“After a long fight, many street vendors were finally able to access small business grants, unemployment, and support from the Excluded Workers Fund, only to have to give that money right back to cover punitive fines issued by the city. Street vendors are part of the entrepreneurial backbone of our local economies, and we cannot in good faith talk about a just recovery for our state without prioritizing S1175 and the legalization of street vending in 2022,” said State Senator Jessica Ramos, Senate sponsor of the legislation.

Currently, there are only 853 total licenses for merchandise vendors, and by 2032 there will be 9,000 supervisory licenses available for mobile food vendors. The waitlist for each type of license has thousands of names – in fact the waitlist is so long it has been closed since 2007 – and vendors have been forced to either rent a permit from existing permit-holders on an underground market for up to $25,000, or vend without a permit, facing $1,000 fines and property confiscation.


“New York City’s communities, economy, and cultural fabric relies on small business entrepreneurship, and we must recognize that entrepreneurship doesn’t only apply to brick and mortar. Street vending has given thousands of New Yorkers a pathway to the American Dream, and it is time that we formalize this by decriminalizing and removing the antiquated barriers,” said Vic Lee, Co-Founder, Head of Business Development & Operations of Welcome to Chinatown.

“Street vendors are small business owners. Just like their brick and mortar counterparts, they provide essential goods to their communities and make up the fabric of our neighborhoods. For too long vendors have been subject to an unfair cap on licenses, inflating license prices and forcing these businesses––overwhelmingly owned by immigrant New Yorkers––into the shadows. It’s time we lift the caps, decriminalize street vending, and create a system of regulation that supports all small businesses in our city,” said Assemblymember Harvey Epstein.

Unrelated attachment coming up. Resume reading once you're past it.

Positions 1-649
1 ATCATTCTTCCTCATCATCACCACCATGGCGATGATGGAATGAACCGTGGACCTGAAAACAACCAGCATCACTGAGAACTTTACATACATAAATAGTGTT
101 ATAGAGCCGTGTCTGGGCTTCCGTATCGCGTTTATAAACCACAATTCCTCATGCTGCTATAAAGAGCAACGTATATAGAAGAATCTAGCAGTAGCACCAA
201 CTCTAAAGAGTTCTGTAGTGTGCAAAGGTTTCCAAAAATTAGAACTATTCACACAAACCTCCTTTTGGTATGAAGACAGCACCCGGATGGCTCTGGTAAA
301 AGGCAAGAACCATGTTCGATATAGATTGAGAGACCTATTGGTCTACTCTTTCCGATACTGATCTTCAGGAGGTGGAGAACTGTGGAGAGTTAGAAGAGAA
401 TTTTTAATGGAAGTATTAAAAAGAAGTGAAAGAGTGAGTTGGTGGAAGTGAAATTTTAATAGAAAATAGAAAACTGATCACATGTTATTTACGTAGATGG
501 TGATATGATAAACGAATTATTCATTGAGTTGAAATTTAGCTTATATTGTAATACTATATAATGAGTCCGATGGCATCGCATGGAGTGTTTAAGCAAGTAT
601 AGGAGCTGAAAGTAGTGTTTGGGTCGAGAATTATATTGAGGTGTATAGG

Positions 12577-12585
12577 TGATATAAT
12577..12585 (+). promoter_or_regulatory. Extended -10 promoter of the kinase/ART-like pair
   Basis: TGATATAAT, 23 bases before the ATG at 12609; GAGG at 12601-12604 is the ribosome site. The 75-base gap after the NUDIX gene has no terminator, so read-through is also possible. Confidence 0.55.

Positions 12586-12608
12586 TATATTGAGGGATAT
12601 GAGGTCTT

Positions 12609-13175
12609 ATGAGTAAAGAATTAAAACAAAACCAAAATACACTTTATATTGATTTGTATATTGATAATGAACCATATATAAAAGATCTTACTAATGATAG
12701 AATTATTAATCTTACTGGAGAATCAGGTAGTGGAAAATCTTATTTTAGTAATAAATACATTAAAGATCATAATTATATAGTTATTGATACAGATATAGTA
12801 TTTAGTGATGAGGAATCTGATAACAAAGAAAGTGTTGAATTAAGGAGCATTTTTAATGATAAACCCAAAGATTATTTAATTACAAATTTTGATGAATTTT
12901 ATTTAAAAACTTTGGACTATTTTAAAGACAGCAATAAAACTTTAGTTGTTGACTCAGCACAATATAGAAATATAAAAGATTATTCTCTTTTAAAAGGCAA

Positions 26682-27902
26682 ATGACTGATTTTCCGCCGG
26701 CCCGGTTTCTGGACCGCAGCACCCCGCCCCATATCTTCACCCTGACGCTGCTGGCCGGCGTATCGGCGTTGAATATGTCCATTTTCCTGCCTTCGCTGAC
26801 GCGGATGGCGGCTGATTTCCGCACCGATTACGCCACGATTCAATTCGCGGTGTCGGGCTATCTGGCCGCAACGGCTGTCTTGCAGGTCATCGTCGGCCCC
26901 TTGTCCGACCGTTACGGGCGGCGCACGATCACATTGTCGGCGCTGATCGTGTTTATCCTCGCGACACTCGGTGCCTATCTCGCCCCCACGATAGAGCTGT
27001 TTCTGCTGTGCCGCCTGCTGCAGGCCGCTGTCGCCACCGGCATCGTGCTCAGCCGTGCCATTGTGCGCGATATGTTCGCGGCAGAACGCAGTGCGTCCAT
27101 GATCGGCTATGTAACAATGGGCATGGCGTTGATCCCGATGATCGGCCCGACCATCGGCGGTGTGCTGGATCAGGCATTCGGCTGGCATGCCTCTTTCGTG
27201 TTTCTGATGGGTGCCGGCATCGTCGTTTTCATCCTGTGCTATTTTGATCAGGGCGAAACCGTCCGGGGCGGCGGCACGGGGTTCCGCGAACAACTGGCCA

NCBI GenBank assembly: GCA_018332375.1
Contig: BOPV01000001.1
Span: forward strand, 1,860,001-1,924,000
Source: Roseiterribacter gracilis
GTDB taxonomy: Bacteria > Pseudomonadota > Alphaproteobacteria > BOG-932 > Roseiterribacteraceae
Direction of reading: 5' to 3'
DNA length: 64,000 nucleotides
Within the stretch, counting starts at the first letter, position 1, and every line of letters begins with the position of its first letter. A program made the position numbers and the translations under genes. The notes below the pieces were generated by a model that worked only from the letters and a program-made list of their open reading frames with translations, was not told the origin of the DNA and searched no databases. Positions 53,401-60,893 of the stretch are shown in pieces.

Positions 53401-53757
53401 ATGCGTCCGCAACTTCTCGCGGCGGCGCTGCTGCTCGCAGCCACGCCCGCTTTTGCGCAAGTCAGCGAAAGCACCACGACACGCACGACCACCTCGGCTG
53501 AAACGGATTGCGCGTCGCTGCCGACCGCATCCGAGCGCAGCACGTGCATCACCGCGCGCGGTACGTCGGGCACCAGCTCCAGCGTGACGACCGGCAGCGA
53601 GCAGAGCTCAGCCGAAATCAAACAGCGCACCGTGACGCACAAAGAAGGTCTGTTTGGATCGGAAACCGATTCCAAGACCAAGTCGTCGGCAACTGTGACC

“Vending on our streets is good for storefronts, good for public safety, good for tax revenue, good as a safety net in times of crisis … as we have seen well during these past 20 months. We look forward to celebrating the decriminalization of street vending in the New Year” said Chris LaCass of Save Our Storefronts NY.

They are part of the heart and soul of New York’s diverse small business ecosystem, and we must act now to keep it sustainable.

State Senator Robert Jackson said, “Street vendors, a largely immigrant industry, have long played an important role in New York, providing an essential service to our working-class communities. Yet, for far too long, they have been victims of a broken system that criminalizes them for trying to make a living, and that isn’t right. I proudly support the formalizing of the street vending industry. As a progressive leader, NY must remove all barriers that prohibit a clear pathway to entrepreneurship for our essential and immigrant residents. They are part of the heart and soul of New York’s diverse small business ecosystem, and we must act now to keep it sustainable.”

“On behalf of Make the Road members who faced mass unemployment and sought any meme it is time for comprehensive legislation that protects street vendors and creates a pathway to entrepreneurship. Immigrant street vendors survive at the intersections of targeted harassment from police and exclusion from the social safety net. Bypassing S1175A and A5081A, New York will bring thousands of working families into the fold of a formalized industry” said Angeles Solis, Lead Organizer – Workplace Justice Team at Make the Road New York.